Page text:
To start, TPACK proposes that successful e-learning (I’m going to use that as short-hand for the use of technology in learning and teaching) requires the following types of knowledge (with my very brief descriptions)

  • Technological knowledge (TK) – how to use technologies.
  • Pedagogical knowledge (PK) – how to teach.
  • Content knowledge (CK) – knowledge of what the students are meant to be learning.

Within institutional e-learning you can see this separation in organisational structures and also the assumptions of some of the folk involved. i.e.

  • Technological knowledge – is housed in the institutional IT division.
  • Pedagogical knowledge – is housed in the central L&T division.
  • Content knowledge – academics and faculties are the silos of content knowledge.

Obviously there is overlap. Most academics have some form of TK, PK and CK. But when it comes to the source of expertise around TK, it’s the IT division. etc.

TPACK proposes that there are combinations of these three types of knowledge that offer important insights

  • Pedagogical Content Knowledge (PCK) – the idea that certain types of content is best taught using certain types of pedagogy.
  • Technological Pedagogical Knowledge (TPK) – the knowledge that certain types of technologies work well with certain types of pedagogy (e.g. teaching critical analysis using a calculator probably isn’t a good combination)
  • Technological Content Knowledge (TCK) – that content areas draw on technologies in unique ways (e.g. mathematicians use certain types of technologies that aren’t used by historians)

Lastly, TPACK suggests that there is a type of knowledge in which all of the above is combined and when used effectively this is where the best examples of e-learning arise.  i.e. TPACK – Technological, Pedagogical and Content Knowledge.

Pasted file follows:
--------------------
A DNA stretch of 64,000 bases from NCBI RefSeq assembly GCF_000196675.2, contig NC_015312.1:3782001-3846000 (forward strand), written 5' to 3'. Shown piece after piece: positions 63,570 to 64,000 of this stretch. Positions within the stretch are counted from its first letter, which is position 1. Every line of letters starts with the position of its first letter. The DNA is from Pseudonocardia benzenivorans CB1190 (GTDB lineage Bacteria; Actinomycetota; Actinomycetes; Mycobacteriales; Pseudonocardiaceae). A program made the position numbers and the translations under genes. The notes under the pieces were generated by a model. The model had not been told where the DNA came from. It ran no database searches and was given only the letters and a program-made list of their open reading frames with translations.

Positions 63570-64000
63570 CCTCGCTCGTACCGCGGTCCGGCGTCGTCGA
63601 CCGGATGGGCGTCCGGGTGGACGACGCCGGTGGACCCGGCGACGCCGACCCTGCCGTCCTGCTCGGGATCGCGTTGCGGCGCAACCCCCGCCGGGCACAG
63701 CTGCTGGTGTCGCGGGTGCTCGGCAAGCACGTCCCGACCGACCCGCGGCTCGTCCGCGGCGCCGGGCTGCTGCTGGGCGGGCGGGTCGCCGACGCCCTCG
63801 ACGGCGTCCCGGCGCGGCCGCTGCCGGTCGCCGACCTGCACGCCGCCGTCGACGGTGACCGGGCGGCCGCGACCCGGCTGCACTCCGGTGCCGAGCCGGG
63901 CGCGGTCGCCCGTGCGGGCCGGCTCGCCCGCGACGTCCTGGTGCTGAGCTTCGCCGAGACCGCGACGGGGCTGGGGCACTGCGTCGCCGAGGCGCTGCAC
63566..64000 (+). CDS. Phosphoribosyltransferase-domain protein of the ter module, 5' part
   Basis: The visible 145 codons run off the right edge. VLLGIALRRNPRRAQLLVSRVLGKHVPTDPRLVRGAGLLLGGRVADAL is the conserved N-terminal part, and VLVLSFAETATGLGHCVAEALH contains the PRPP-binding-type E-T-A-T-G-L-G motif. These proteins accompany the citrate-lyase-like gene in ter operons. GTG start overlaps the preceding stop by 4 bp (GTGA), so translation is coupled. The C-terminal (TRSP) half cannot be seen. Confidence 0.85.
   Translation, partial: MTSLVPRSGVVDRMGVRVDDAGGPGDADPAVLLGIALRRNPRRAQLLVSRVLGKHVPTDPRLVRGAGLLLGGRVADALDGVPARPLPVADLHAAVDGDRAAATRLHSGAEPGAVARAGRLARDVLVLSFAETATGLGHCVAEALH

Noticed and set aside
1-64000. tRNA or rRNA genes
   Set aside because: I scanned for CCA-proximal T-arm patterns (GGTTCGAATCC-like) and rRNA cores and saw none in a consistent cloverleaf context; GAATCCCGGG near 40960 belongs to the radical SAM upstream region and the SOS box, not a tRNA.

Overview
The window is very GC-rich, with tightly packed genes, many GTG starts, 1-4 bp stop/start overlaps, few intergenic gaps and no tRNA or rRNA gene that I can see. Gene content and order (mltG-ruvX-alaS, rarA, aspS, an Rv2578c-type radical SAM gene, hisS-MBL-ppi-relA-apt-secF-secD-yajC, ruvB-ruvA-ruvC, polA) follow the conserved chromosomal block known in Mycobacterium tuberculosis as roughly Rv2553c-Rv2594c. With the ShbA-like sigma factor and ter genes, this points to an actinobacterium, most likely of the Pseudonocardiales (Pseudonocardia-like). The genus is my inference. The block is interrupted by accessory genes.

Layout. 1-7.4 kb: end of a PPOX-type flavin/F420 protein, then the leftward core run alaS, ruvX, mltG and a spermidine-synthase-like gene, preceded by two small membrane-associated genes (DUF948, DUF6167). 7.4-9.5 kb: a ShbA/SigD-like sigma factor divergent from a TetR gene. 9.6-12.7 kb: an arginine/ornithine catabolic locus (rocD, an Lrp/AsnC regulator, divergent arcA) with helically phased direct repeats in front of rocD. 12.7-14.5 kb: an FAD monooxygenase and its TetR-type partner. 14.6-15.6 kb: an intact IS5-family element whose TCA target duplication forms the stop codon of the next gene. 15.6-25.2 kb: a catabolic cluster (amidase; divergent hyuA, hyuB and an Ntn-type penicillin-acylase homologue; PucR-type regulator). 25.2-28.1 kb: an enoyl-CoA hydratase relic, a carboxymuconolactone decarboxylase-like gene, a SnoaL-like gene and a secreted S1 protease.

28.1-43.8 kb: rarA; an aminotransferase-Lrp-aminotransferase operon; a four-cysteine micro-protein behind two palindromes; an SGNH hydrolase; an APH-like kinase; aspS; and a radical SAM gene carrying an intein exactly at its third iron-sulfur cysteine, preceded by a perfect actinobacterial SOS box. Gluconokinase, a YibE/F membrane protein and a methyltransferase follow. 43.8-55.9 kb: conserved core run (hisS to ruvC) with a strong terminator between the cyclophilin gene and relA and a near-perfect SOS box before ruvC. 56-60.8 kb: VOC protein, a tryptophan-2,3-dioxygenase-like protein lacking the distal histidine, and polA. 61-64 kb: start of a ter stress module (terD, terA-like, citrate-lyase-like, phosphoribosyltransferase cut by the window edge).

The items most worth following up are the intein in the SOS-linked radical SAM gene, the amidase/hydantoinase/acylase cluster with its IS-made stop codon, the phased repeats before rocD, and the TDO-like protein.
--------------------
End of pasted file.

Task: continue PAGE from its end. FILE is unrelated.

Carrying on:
The problem I see is that institutional e-learning, its tools, its processes and its organisational structures are getting in the way of allowing the generation and application of effective TPACK.

Some Implications

Running out of time, so some quick implications that I take from the above and want to explore some more. These are going to be framed mostly around my work with BIM, but there are potentially some implications for broader institutional e-learning systems which I’ll briefly touch on.

BIM’s evolution is best when I’m teaching with it

Assuming that I have the time, the best insights for the future development of BIM have arisen when I’m using BIM in my teaching. When I’m able to apply the TPACK that I have to identify ways the tool can help me. When I’m not using BIM in my teaching I don’t have the same experience.

At this very moment, however, I’m only really able to apply this TPACK because I’m running BIM on my laptop (and using a bit of data munging to bridge the gap between it and the institutional systems). This means I am able to modify BIM in response to a need, test it out and use it almost immediately. When/if I begin using BIM on the institutional version of Moodle, I won’t have this ability. At best, I might hope for the opportunity for a new version of BIM to be installed at the end of the semester.